S, IRNSS will relay information 24x7 for two types of services: Standard Positioning Service (SPS) for general use and Restricted Service (RS) meant

for special authorised users-military and other government actors. IRNSS is particularly significant given the growing importance of location precision technologies in the military arena.

Even as India has maintained the rhetoric of peaceful uses of outer space, the military utilities of outer space are growing. At present, out of the country's 25 satellites, six are dual-use or military ones, with utilities across passive military applications including surveillance, communications, and navigation.

However, with the changing nature of warfare, it has become necessary to leverage space capabilities for full-fledged military operations as witnessed in the US operations in the two Iraq wars and Afghanistan. India cannot remain on the sidelines, as many other countries including potential adversaries move ahead, utilising space for military purposes. China, for example, has learnt a great deal from the US experience and accordingly streamlined its capabilities under the PLA. We can also learn from the experiences of other powers that have made such attempts before.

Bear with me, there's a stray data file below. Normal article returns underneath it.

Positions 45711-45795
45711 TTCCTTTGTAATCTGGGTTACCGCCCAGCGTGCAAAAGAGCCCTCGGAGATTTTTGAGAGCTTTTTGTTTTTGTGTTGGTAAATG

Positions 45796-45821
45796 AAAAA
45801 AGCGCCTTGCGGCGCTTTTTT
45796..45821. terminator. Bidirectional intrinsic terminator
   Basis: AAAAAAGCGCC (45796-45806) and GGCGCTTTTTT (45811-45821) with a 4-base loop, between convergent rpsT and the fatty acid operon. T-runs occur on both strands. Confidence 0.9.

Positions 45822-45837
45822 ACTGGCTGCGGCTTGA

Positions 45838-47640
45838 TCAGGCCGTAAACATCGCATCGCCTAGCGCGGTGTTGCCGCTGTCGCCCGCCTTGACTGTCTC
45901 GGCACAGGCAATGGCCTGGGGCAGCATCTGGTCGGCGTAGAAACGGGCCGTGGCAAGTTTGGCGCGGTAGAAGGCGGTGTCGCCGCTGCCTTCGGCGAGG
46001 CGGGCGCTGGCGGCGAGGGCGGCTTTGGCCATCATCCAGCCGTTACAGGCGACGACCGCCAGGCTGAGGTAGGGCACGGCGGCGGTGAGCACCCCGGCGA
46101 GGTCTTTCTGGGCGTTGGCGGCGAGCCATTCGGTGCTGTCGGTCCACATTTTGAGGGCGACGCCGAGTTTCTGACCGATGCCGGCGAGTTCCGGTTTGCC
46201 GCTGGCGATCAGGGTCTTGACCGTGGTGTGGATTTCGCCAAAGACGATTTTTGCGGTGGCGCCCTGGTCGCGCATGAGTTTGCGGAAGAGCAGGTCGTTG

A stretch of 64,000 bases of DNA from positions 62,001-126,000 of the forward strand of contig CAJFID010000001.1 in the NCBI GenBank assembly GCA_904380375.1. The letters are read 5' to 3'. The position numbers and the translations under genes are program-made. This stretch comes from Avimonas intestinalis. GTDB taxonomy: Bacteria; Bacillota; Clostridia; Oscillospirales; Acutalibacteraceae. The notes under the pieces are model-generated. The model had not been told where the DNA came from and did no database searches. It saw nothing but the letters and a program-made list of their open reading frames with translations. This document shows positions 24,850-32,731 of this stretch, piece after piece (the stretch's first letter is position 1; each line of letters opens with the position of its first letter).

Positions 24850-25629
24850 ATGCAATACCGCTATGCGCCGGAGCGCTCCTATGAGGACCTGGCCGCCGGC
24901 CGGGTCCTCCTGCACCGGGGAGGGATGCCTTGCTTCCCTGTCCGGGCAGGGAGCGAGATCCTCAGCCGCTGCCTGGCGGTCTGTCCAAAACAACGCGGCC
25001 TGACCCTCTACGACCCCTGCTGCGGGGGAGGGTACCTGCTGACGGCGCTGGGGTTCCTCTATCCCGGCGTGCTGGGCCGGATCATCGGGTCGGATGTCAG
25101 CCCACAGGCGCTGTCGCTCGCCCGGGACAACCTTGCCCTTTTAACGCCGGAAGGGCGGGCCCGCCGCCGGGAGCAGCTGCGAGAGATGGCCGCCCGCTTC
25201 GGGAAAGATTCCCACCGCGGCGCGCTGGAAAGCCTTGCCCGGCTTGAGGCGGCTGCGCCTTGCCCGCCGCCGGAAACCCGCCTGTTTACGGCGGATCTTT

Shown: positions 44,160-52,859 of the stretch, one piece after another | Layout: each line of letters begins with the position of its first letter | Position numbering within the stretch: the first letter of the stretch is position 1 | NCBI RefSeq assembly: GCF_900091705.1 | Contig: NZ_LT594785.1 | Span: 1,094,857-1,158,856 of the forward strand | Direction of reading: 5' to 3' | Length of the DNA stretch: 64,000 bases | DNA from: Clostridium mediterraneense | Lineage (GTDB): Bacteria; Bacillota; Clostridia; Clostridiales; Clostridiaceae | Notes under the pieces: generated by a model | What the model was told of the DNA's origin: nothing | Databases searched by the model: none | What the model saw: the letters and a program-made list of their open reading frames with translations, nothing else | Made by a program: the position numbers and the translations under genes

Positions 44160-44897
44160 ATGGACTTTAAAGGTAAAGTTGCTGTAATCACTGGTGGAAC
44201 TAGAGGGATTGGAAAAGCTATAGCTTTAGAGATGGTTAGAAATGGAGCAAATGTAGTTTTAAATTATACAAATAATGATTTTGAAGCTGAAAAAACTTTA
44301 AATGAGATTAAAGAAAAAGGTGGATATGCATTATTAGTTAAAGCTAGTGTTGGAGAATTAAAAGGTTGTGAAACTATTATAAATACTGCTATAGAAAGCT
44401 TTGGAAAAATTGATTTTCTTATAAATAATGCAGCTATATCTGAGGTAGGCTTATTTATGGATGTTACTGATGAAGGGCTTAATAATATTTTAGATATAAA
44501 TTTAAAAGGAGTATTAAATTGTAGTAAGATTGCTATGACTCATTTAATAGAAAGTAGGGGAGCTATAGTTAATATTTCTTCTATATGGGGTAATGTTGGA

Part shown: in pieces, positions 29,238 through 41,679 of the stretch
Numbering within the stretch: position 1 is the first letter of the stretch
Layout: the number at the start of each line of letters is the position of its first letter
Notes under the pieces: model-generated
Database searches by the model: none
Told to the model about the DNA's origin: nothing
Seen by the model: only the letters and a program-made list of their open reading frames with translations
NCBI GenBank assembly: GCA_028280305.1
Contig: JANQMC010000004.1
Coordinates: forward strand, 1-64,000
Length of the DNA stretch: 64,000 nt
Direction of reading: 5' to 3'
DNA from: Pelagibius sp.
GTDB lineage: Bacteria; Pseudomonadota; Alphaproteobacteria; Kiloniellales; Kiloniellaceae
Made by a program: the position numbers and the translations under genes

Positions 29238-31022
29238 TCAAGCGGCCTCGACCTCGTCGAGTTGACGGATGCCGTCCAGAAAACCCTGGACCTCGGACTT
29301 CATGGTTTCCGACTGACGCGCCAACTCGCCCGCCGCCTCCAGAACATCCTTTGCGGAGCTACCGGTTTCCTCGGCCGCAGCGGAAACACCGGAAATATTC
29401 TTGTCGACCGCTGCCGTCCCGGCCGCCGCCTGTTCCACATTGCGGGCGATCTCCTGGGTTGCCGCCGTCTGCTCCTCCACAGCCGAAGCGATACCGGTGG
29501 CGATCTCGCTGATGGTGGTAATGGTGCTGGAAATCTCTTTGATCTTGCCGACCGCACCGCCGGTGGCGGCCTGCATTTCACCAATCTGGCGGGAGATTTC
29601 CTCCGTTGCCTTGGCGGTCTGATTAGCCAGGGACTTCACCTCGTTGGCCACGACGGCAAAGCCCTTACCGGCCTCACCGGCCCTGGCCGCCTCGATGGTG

Aerospace Commands in Other Countries

Many other powers have gone about establishing space commands given the increasing military nature of utilities of the space domain. The United States Space Command (USSPACECOM) is one of the earliest space commands, established in 1985 as a Unified Combatant Command of the US Department of Defense.